Salinenstraße 40 (1916-1935)/ Theresienstraße (1935)/ Badgase 2 (1935-1939)/ Zwingergasse 5 (1939-1940)
September 1940 denounced and arrested for “causing public annoyance”
November 1940 deported to Ravensbrück
Klara Scher was born in Swienzani near Wilna/ Vilnius in Lithuania (which belonged to the realm of the Russian Czar then) on November 13, 1894. Her father Noah worked as a fisherman there. In 1899, he decided to move to Würzburg with his family in order to earn his living as a tradesman at markets and fairs. In 1903, the Schers opened a seasonal business for batch goods in Bad Kissingen. During the summer, they lived in Bad Kissingen, in the winter they stayed in Würzburg until they moved to Kissingen for good in 1916. As Jews from Eastern Europe they had a special status in the Jewish community of Bad Kissingen. In 1930, Klara Scher’s mother died and Klara and her father ran the shop from that time until their license was annulled in 1935.
After her father had died in 1935, Klara Scher tried to earn her living, by working in Jewish households and spa establishments. When her financial situation was extremely bad in the winters, she sold parts of the leftovers of her former business in order to buy food and fuel or pay for the rent. When Klara Scher offered several things on the Kissingen market in March 1936, she was forced by passers-by – citizens of Bad Kissingen – to clear her stall and leave the market. In the following years, Klara Scher depended on help from the Jewish Community to be able to survive.
August 14, 1940 was to change Klara Scher’s life dramatically. When she passed a newspaper box in Erhardstrasse in which the “Stürmer”(most famous and extremely aggressive Nazi paper) was publicly displayed, she became aware of a text of the Jewish author Stefan Zweig which intensely appealed to her. In the excerpt of Zweig’s drama “Jeremias” that describes the persecution of the Jews in the course of centuries she recognized her own situation in Nazi-Germany: “We are wandering through peoples, we are wandering through times,/ Along never-ending streets of misery,/ Eternally we are the externally defeated, (…) No brothers and sisters anywhere and agreeable to no one.(…)” As she had a piece of paper and a pen with her, she copied the text. When passers-by saw that, they got angry because a Jewish woman was standing in front of the “Stürmer” box and demanded of her she should leave at once. Klara Scher ignored their demand and continued copying the text by Zweig. Because of that the passers-by, among them Kissingen party-members (of the NSDAP), reported Klara Scher to the local group leader of NSDAP. He passed on the report to the Kissingen police and requested “a reprimand of the Scher” … “in order to prevent her from molesting the members of his local group (…) any longer”.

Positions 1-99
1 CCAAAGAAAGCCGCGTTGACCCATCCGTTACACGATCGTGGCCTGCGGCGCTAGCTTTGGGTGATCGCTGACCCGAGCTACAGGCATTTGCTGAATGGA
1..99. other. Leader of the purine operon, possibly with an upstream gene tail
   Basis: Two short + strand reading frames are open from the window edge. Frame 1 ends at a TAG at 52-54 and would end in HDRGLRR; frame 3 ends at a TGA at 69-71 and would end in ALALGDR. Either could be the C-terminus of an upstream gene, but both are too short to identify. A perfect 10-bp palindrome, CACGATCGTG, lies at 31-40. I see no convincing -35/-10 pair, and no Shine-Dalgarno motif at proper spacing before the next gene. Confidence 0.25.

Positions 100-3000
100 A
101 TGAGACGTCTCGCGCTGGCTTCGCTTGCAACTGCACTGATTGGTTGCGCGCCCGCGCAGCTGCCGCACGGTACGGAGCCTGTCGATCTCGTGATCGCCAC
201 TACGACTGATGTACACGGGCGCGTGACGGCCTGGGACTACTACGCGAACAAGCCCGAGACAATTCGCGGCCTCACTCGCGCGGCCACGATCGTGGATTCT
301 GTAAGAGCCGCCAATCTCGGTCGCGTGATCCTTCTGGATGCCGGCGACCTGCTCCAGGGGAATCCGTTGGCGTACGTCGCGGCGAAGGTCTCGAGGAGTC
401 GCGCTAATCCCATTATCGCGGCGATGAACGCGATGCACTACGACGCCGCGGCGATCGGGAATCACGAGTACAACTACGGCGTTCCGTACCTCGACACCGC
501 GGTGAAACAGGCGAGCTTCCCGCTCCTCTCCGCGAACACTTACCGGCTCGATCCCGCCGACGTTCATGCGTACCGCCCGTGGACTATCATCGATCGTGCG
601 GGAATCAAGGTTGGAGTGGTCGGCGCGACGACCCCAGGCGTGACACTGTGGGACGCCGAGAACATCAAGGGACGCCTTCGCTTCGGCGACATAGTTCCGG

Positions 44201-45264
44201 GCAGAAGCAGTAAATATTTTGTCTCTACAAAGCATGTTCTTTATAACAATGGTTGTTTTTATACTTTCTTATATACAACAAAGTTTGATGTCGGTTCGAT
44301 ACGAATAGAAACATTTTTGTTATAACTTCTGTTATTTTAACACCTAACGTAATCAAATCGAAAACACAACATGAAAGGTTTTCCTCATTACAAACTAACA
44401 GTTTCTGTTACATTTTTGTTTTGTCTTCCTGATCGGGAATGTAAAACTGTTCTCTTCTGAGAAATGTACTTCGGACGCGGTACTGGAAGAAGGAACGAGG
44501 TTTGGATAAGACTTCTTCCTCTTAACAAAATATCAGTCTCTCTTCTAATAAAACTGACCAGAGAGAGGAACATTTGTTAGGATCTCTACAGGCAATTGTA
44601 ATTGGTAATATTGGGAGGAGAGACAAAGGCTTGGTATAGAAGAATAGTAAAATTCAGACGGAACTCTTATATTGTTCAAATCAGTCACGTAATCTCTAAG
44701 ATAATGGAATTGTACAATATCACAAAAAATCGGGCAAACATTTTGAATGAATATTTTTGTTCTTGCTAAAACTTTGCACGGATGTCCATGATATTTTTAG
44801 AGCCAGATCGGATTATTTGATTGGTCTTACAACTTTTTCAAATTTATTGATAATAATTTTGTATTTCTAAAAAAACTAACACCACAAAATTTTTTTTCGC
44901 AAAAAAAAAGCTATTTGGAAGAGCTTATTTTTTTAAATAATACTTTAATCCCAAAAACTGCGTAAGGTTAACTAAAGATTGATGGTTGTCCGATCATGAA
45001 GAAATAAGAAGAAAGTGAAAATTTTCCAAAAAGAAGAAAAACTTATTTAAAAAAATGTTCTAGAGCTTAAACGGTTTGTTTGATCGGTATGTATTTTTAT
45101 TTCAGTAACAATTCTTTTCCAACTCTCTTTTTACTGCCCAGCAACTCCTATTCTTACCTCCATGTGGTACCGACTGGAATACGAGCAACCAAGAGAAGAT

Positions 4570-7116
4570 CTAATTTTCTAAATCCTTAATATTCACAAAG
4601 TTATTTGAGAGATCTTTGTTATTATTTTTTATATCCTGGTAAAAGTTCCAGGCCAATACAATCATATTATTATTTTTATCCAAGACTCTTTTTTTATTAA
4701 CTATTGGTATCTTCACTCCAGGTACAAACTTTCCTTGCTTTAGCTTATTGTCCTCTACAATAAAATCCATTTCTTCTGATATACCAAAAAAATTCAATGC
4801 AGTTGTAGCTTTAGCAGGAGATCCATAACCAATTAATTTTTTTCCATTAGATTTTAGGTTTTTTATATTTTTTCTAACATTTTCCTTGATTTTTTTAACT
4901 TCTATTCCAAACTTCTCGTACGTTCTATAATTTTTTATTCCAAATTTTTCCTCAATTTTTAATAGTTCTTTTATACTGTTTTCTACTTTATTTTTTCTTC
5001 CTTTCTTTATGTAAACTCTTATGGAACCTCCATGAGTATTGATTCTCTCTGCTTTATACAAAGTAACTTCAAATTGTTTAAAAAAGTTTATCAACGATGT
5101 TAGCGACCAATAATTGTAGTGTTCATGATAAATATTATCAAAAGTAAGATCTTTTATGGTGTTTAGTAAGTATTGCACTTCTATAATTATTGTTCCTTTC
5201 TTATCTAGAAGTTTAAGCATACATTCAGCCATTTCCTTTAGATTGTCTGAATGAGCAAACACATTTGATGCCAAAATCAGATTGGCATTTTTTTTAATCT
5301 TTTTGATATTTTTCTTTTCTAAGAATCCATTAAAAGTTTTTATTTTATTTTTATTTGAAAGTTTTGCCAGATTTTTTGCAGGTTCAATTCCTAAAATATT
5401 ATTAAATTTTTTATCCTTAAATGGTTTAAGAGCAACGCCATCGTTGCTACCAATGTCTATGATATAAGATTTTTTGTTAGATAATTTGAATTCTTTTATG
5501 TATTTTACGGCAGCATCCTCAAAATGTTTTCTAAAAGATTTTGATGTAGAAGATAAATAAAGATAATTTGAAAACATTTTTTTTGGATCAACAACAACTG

As a consequence of the report of the local group leader Metz, Klara Scher was interrogated by “Kriminaloberassistent” Glücker. She insisted on the legality of her conduct as the ““Stürmer” box had been mounted for everybody”. In the opinion of the policeman, there were not any rights for Jews in Germany. In his minutes, he defamed Klara Scher as “a very naughty Jewish shrew”. Because of her “ragged clothes”, Glücker argued, “she had been conspicuous before and, therefore, satisfyingly known to all Kissingen citizens”. There was no doubt “that the sheer appearance of the Scher at a place that - like the “Stürmer” box -served the purpose of highlighting the disgraceful deeds of the Jews and warning against them”…“roused public annoyance”. As a consequence, Würzburg Gestapo asked Kissingen “Landratsamt” (district administration) on September 9 to arrest Klara Scher and search her place for documents that could “serve atrocious purposes”. After her room had been searched, Klara Scher was delivered into the court prison of Bad Kissingen. On October 4, 1940, she was taken to the prison in Würzburg and interrogated by Gestapo four days later.
At the end of October, Würzburg Gestapo applied to Reichssicherheitshauptamt (Reich Security Main Office) in Berlin to order “Schutzhaft” (protective custody) for Klara Scher and send her “to a concentration camp for a longer period of time” as she “roused public annoyance everywhere because of her unwillingness to work, her dirty, insolent and Eastern Jewish appearance”. According to the public health officer’s expertise, she was “fit for imprisonment, camps, transport and not so had labor”. Actually, Klara Scher was critically ill of diabetes and had a heart disease. In the middle of November 1940, she was sent from Würzburg’s Gestapo prison to Ravensbrück Concentration Camp. Ravensbrück Concentration Camp had been established by the National Socialists as a concentration camp especially for women.
On March 2, 1942, the commander of the concentration camp informed the Gestapo in Würzburg that “the Jew Klara Scher who was imprisoned there since November 30, 1940 had died on February 28, 1942 from heart failure during Coma diabeticum”. Her sister Anna Barditschewski in Strasbourg “was to be notified of the death of ‘the Scher’ and of the fact that the corpse would be incinerated on the public’s dime”. This announcement blurred the actual circumstances of Klara Scher’s death. The truth is that she was one of the roughly 1,600 female prisoners who had been deported in about 10 transports to Bernburg/ Saale since the beginning of 1942 and murdered there. At the age of only 48 years, Klara Scher died in the gas chamber there, her remains were incinerated. Nothing was to be left to indicate the real reason of her death.
leicht verändert übernommen aus: Hans-Jürgen Beck, Jüdisches Leben in Bad Kissingen, ein didaktisches Konzept für Ausstellung und Exkursion; die Zitate stammen aus Sta Wü, Gestapo 12 166
Gedenkbuch Bundesarchiv Koblenz
Yad Vashem Zentrale Datenbank…
Meldeunterlagen Stadt Bad Kissingen
Sta Wü Gestapo 12166
© Bayerisches Staatsarchiv Würzburg, Gestapo 12166